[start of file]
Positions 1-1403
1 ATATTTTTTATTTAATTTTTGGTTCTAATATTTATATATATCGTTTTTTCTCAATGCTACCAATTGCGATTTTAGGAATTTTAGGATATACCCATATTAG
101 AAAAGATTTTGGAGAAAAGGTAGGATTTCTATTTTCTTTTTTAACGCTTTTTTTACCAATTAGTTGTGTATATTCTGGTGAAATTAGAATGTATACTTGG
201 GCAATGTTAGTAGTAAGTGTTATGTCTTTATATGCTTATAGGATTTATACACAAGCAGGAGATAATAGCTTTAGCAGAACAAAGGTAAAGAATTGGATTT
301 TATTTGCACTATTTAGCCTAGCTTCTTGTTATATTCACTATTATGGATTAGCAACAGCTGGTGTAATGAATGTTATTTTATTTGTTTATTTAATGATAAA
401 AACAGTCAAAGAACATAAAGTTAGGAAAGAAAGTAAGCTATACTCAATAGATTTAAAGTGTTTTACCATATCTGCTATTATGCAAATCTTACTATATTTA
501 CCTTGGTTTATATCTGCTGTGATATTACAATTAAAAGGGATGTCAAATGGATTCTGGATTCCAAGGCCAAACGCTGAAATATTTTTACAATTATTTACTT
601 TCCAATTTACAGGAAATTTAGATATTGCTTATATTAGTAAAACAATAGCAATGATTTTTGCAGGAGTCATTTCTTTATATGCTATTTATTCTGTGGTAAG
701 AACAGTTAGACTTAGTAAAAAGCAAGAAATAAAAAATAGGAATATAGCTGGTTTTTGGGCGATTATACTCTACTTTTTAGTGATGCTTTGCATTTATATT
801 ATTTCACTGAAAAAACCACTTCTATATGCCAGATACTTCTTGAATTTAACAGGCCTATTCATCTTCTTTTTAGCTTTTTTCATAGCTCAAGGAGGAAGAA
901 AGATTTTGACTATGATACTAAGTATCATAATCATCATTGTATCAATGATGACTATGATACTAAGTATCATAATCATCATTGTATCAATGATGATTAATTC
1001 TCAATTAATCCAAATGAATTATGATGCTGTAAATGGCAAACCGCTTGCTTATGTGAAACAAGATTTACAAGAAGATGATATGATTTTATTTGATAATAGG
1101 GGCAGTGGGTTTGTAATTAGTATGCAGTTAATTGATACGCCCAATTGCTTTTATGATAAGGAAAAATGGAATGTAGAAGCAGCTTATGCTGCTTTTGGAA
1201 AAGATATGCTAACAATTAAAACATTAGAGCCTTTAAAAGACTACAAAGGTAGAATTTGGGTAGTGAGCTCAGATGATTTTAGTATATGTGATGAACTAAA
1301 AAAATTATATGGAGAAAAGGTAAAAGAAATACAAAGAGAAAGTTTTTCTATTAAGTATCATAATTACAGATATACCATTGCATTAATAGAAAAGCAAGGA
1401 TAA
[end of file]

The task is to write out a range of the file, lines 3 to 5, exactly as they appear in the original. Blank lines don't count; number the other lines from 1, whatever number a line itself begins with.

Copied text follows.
101 AAAAGATTTTGGAGAAAAGGTAGGATTTCTATTTTCTTTTTTAACGCTTTTTTTACCAATTAGTTGTGTATATTCTGGTGAAATTAGAATGTATACTTGG
201 GCAATGTTAGTAGTAAGTGTTATGTCTTTATATGCTTATAGGATTTATACACAAGCAGGAGATAATAGCTTTAGCAGAACAAAGGTAAAGAATTGGATTT
301 TATTTGCACTATTTAGCCTAGCTTCTTGTTATATTCACTATTATGGATTAGCAACAGCTGGTGTAATGAATGTTATTTTATTTGTTTATTTAATGATAAA